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Judicial staffers face mass suspension

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-Following protest for salaries

Several staffers of Liberia’s Judicial branch of government who took part in recent protests for salaries are facing suspensions, transfers and investigations, more than a week after the government, through Finance Minister Samuel Tweah conceded to the workers’ claim and assured that it would pay the first three months this October.

In a suspension letter dated 19 October and addressed to the aggrieved judicial workers’ leader Mr. Archie Ponpon, the author identified as R. Stephen Wontee, Deputy Personnel Director at the Judiciary, indicates that Ponpon accused Chief Justice Francis S. Korpor of sending people to his (Ponpon’s) house to kill him.

According to the communication, this accusation was repeated and allegedly confirmed by Mr. Ponpon at a meeting that the Chief Justice held with employees of the Judiciary at the ground floor of the Temple of Justice on 8 October 2020.

The communication continues that this is a serious allegation which the Chief Justice categorically denies as having no iota of truth, but merely intended to besmear him. “In this regard, the matter has been sent to the Minister of Justice/Attorney General for full scale investigation,” he adds.

“In view of the above, you are hereby suspended from work effective Monday, October 19, 2020 pending the outcome of the investigation,” it concludes.

In another communication dated 8 October under the signature of Civil Law Court “B” Clerk Nah J. Wollor and approved by Civil Law Court “B” Judge Scheaplor R. Dunbar, a request was made to Court Administrator Cllr. Elizabeth B. Nelson for the transfer of bailiffs Brenda Geekor and Cynthia Wildoh.

The communication cites the two bailiffs’ unwillingness to work, habitual absence from work and refusal to wear uniforms.

The NewDawn has contacted the head of communication at the Judiciary Atty. Ambrose Nmah, referencing the letter addressed to Archie Ponpon to get the judiciary’s response, but Atty. Nmah says the letter is clear, declining to speak further on the matter because he was not in the know.

Courage Jackson, one of the protesting judicial workers from the Omega Magisterial Court told the NewDawn newspaper Thursday that the head of security at the Temple of Justice has called her for investigation for abandoning her post.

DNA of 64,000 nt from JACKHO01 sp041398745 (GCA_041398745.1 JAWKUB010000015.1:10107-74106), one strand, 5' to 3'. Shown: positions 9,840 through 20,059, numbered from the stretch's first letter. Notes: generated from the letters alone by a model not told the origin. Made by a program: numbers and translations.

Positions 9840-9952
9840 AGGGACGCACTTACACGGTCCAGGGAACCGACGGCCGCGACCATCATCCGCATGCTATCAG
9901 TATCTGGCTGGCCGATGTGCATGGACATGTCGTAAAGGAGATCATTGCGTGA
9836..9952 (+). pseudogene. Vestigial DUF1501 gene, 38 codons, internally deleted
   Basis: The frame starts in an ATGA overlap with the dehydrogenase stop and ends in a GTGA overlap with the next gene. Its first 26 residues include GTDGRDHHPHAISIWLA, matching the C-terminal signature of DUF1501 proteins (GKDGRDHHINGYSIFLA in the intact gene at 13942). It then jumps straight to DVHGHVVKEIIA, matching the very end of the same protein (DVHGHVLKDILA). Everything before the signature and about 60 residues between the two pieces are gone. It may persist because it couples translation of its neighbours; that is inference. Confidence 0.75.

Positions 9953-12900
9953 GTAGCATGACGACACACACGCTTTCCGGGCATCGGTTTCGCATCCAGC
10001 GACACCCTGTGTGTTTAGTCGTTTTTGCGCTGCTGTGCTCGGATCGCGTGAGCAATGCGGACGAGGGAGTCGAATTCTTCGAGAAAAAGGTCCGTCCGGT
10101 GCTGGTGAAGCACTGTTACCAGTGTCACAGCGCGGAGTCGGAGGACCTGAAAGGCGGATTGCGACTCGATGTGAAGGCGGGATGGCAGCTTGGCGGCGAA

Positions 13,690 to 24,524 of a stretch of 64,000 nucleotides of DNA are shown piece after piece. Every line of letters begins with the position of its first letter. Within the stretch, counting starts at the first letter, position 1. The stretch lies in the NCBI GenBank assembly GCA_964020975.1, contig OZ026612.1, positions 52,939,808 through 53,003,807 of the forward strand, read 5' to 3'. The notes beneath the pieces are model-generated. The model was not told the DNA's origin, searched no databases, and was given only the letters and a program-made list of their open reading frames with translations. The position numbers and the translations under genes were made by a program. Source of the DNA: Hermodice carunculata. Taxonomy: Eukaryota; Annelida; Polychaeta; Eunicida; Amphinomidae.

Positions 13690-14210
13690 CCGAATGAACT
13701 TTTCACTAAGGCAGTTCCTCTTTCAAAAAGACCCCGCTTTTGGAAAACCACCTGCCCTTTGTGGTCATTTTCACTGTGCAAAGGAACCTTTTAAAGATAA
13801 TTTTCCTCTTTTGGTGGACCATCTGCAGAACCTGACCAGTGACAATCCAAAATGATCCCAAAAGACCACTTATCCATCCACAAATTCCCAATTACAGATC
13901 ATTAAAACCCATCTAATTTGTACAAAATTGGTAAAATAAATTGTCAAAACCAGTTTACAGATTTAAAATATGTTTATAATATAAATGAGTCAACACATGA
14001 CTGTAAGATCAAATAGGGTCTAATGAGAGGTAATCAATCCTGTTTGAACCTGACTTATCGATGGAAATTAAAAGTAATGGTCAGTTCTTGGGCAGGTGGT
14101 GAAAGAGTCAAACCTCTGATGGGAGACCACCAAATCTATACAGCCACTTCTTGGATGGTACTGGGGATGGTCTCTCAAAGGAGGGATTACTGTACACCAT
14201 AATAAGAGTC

In an interview, Mr. Archie Ponpon claims that over 19 persons are undergoing investigation, noting that the Chief Justice has again started another “war with us.”

Earlier on 13 October, Finance Minister Samuel Tweah told protesting judicial staffers that the government will restore cuts in their salaries that have necessitated their protests over the past weeks, saying this month each of them will receive US$153 representing the first three months, in addition to their October pay.

“We’re giving three months in October, and I didn’t make any firm commitment in terms of timing, but I did say that we will continue to search and overtime continue to meet them,” he said.

The meeting with the Finance Minister followed a sustained protest at the judiciary with judicial staffers demanding Liberian dollars component of their salaries.

The protest was marred by anti- Chief Justice Francis S. Korkpor slogans and drumming with gallons and pot tops. In the process the protesters were dragged by riot police later in the day, and some of them including protest leader Archie Ponpon were left unconscious.

It followed failed negotiations with authorities at the Judicial branch of government that led to the aggrieved judicial staffers’ protest in extension of several weeks of protests for Liberian dollars component of their salaries allegedly cut, as they assembled outside the court, beating drums and chanting Chief Justice Francis S. Korpor’s name.

It remains unclear why the judicial staffers targeted Chief Justice Francis S. Korkpor in their protests against cuts in their salaries, despite the Judiciary issuing a clarity in September informing the aggrieved employees that the cuts in salaries were not done by the Judiciary and that the cuts affected all employees in the government sector.

Minister Samuel Tweah informed the judicial workers during the meeting that 15,000 real human beings, including Immigration officers, were lifted from as low as US$40.00 per month for years, to US$120.

To do that, he said about 9,000 Liberians who were making more had to make that sacrifice, meaning the government took money from those who were earning more and passed it on to those who were making less.

He revealed that the government team recently identified US$2.2m on account of some government employees who were getting two or three salaries in the same government.

According to a presentation by the Technical Team from the Ministry Of Finance, the Judiciary’s wage bill was reduced from US$15.4m to US$12.8m, leaving a difference of US$2.6m.

The team indicated that ideally anybody who is working under the Judiciary is affected by 16 percent reduction which is done when the basic salary and allowance are combined.

The team noted that allowances were not taxed prior to the harmonization program, revealing also that the total payroll for the judiciary is around 2,000 or 1,800.

Based on the technical team’s presentation, some of the judicial workers who for instance, are earning a basic salary of US$125 plus an allowance which prior to the harmination program was in the tune of US$150, would get a combined total of US$275 by then.

The team noted that it is the US$275 that is supposed to be reduced by the 16 percent because the Judiciary’s budget is reduced from US$15.4m to US$12.8m. When the 16 percent is applied to the US$275, the employee in this category like a bailiff for instance, would be left with US$231.

By Winston W. Parley

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